3500 South and 5800 West in West Valley City, and is one of two
              interconnects between Questar Gas and KRGT in the Salt Lake Valley.
              Questar Gas’ GNA modeling indicated that the capacity of Hunter Gate
              Station needed to be increased to approximately 250 MMcf/D to meet
              anticipated load growth. Questar Gas paid KRGT a sum of $354,000 for
              the KRGT improvements required to increase the capacity of the station.
              KRGT has completed the upgrades to meet this need. Questar Gas had
              previously modified its own facilities at the station in 2009 to meet the
              capacity requirements.

       2.     Central Gate Station: Central Gate Station is located near St. George,
              Utah. It is one of the two major interconnects between Questar Gas and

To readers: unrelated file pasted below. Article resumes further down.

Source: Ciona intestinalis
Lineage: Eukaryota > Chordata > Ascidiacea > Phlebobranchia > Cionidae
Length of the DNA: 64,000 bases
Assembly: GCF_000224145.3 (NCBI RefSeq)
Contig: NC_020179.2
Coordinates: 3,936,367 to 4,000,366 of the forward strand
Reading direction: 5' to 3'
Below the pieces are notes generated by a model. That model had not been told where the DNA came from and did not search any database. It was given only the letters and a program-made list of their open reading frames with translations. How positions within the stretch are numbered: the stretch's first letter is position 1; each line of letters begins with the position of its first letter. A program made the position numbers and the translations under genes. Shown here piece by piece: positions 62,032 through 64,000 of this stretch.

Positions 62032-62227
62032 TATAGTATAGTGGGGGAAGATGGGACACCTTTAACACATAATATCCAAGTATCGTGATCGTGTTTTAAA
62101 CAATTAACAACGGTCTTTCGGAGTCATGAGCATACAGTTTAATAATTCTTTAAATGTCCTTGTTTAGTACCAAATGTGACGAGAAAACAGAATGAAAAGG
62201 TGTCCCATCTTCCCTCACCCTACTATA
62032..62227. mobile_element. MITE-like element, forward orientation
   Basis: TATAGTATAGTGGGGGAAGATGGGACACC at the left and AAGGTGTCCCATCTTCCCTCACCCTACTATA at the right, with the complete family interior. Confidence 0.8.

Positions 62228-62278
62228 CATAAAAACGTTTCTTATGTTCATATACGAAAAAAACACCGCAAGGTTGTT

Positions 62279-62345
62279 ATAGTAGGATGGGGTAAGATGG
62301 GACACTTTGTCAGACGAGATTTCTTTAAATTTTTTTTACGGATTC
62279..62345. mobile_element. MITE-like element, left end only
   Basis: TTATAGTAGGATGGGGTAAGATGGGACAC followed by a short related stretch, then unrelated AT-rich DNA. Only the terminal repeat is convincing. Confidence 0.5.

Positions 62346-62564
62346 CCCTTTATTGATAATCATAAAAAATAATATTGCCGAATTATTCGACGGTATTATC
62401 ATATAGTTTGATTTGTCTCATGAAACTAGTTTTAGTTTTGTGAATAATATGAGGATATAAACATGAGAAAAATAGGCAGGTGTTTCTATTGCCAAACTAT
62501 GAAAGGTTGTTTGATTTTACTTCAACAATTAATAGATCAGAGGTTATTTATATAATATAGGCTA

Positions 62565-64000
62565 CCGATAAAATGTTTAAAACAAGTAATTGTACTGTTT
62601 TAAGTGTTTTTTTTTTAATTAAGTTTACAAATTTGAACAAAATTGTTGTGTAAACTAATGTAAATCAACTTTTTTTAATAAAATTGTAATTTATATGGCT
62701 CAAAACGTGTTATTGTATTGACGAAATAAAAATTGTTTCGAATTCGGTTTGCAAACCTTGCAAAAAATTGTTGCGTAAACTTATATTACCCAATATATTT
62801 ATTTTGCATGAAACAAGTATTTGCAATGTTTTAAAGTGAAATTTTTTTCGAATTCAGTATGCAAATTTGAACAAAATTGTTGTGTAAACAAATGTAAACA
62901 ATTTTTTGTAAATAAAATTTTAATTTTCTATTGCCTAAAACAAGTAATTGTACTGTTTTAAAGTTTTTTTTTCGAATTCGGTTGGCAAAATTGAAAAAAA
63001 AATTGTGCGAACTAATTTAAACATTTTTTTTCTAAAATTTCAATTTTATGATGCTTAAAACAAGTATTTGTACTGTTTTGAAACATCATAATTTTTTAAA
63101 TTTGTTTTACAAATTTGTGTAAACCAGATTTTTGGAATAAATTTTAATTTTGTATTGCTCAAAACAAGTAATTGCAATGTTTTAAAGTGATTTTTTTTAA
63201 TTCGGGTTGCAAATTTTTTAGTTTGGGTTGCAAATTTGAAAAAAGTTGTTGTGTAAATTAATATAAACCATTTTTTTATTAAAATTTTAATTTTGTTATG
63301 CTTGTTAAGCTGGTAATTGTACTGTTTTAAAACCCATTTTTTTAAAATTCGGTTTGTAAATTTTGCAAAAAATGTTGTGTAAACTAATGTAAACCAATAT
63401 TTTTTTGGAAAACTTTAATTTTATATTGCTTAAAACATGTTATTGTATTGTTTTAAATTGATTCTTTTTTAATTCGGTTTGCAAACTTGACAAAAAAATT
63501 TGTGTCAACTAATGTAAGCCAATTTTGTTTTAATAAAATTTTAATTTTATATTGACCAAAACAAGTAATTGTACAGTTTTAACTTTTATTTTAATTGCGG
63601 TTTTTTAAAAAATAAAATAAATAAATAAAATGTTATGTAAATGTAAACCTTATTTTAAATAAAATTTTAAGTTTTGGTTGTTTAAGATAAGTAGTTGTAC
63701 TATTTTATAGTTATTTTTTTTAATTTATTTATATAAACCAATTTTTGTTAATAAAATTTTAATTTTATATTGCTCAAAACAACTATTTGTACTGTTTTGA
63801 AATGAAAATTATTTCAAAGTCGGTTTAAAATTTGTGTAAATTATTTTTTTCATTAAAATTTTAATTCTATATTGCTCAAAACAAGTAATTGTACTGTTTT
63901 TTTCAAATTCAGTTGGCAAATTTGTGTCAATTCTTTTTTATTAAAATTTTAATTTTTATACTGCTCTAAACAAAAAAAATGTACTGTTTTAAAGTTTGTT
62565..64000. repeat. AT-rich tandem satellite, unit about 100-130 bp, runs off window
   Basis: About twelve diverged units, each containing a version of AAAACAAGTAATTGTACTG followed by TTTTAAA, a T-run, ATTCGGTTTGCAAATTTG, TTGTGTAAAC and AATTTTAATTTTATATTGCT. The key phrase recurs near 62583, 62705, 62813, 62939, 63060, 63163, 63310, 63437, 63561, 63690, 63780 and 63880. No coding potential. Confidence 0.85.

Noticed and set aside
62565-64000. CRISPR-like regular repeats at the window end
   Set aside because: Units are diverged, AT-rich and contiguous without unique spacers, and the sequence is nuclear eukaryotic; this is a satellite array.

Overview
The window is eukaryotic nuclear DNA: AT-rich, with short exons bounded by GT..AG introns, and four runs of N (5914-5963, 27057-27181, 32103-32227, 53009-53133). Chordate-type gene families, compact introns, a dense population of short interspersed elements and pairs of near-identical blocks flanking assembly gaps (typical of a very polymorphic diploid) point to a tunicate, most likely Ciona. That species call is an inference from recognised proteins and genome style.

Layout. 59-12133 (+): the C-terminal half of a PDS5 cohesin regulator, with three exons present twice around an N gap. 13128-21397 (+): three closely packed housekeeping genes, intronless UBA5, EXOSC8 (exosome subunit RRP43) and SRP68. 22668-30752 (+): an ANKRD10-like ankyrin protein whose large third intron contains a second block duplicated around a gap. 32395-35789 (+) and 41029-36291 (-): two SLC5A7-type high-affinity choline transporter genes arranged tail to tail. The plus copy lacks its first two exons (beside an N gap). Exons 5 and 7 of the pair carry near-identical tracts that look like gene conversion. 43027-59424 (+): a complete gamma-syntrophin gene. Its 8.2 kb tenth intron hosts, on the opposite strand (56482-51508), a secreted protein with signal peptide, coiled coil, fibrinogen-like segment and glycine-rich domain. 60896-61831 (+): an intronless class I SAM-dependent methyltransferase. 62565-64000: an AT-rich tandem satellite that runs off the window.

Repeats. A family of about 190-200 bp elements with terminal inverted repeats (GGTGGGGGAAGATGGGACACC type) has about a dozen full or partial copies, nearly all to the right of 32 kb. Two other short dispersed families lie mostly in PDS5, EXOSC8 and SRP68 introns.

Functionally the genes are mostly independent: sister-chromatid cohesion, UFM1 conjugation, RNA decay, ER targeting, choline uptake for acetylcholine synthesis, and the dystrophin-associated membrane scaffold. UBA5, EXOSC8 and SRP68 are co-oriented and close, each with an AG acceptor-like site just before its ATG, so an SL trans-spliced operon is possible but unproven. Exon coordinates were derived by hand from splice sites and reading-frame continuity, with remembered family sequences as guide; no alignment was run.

KRGT in southern Utah (the other is at Wecco). GNA modeling indicated
              that the capacity of the Central Gate Station needed to be increased to
              approximately 30 MMcf/D to meet growing load demand in the area.
              Questar Gas paid KRGT a sum of $199,500 to remodel its facilities and to
              provide the required increase in capacity. The project was completed in
              September of 2010. Questar Gas had previously upgraded its facilities in
              2009 to meet the capacity requirements.

       3.     Ruby Pipeline Gate Station: In 2010, Questar Gas pursued a future
              interconnect with the new Ruby Pipeline. Ruby Pipeline, LLC (Ruby) is